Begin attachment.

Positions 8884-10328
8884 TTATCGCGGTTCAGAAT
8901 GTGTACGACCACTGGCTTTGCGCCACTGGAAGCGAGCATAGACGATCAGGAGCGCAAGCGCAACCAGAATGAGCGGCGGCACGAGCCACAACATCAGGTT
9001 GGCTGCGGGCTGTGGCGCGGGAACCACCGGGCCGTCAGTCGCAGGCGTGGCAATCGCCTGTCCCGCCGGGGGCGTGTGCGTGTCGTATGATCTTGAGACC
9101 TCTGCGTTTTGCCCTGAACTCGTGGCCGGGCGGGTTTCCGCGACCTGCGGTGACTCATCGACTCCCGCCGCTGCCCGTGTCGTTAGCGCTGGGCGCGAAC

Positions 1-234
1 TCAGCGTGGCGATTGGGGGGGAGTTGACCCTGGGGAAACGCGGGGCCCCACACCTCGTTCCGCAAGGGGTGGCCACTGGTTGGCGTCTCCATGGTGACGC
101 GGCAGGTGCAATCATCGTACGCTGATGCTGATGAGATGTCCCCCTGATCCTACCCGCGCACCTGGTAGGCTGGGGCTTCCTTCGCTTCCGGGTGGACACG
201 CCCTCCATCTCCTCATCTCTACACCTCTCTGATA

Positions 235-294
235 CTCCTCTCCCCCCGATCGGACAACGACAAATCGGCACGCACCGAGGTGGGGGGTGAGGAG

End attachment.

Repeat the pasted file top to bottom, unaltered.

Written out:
Positions 8884-10328
8884 TTATCGCGGTTCAGAAT
8901 GTGTACGACCACTGGCTTTGCGCCACTGGAAGCGAGCATAGACGATCAGGAGCGCAAGCGCAACCAGAATGAGCGGCGGCACGAGCCACAACATCAGGTT
9001 GGCTGCGGGCTGTGGCGCGGGAACCACCGGGCCGTCAGTCGCAGGCGTGGCAATCGCCTGTCCCGCCGGGGGCGTGTGCGTGTCGTATGATCTTGAGACC
9101 TCTGCGTTTTGCCCTGAACTCGTGGCCGGGCGGGTTTCCGCGACCTGCGGTGACTCATCGACTCCCGCCGCTGCCCGTGTCGTTAGCGCTGGGCGCGAAC

Positions 1-234
1 TCAGCGTGGCGATTGGGGGGGAGTTGACCCTGGGGAAACGCGGGGCCCCACACCTCGTTCCGCAAGGGGTGGCCACTGGTTGGCGTCTCCATGGTGACGC
101 GGCAGGTGCAATCATCGTACGCTGATGCTGATGAGATGTCCCCCTGATCCTACCCGCGCACCTGGTAGGCTGGGGCTTCCTTCGCTTCCGGGTGGACACG
201 CCCTCCATCTCCTCATCTCTACACCTCTCTGATA

Positions 235-294
235 CTCCTCTCCCCCCGATCGGACAACGACAAATCGGCACGCACCGAGGTGGGGGGTGAGGAG